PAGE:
District Court Sanctions Party for Inadequate Preparation of Corporate Witness

by Michael P. Lewis on June 2, 2013

Federal Rule of Civil Procedure 30(b)(6) governs the practice of designating and deposing organizations.  An organization that receives a notice of deposition must designate and present representatives to testify on its behalf about information “known or reasonably available to the organization.”  The rule provides no guidelines regarding the degree of preparation required of such witnesses, and this often leads to disputes over the appropriate degree of preparation of corporate witnesses.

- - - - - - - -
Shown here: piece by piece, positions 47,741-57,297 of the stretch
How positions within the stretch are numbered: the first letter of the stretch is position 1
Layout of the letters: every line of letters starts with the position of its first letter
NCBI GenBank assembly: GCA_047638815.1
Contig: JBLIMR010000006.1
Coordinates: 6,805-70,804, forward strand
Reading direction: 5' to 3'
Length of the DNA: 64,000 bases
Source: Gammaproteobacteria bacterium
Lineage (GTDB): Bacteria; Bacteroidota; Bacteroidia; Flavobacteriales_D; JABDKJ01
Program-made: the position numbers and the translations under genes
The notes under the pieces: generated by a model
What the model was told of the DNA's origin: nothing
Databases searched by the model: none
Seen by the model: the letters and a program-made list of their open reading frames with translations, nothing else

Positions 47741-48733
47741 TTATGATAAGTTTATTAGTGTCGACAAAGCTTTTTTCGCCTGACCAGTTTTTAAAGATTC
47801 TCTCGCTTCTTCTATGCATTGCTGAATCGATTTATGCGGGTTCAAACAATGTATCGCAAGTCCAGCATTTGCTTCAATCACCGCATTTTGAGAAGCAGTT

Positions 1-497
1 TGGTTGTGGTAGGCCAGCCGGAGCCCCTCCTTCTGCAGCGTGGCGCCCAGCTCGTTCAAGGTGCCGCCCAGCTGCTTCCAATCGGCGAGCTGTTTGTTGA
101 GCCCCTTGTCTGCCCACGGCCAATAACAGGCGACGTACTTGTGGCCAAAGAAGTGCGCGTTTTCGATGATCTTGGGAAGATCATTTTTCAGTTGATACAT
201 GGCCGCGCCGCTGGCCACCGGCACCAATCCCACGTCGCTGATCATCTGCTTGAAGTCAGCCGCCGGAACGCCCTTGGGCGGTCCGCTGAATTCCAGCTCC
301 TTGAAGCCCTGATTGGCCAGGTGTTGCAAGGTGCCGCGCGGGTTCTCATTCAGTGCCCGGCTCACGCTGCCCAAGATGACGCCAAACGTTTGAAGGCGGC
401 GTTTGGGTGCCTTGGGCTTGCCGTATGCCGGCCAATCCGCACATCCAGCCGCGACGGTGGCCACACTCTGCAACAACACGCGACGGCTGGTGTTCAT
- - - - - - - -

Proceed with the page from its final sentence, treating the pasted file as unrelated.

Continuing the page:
Recently, in Citgo Petroleum Corporation v. Odfejell Seachem, et al., the District Court for the Southern District of Texas granted a motion for monetary sanctions upon finding that a corporate witness was insufficiently prepared to testify about the topics in a Rule 30(b)(6) notice. Most of the examination topics related to procedures for vetting the seaworthiness of vessels and application of those procedures to a specific ship.  Despite this, the corporate witness had neither contacted the employee responsible for inspecting the vessel in question, nor reviewed the company’s manuals, policies, or procedures relevant to the vetting process.  The court found that the witness’s lack of preparation indicated that the company was “intentionally shielding itself” from knowledge and information within its control, and awarded sanctions against the company for costs and attorney fees required by the deposition.

A copy of the order can be found here.

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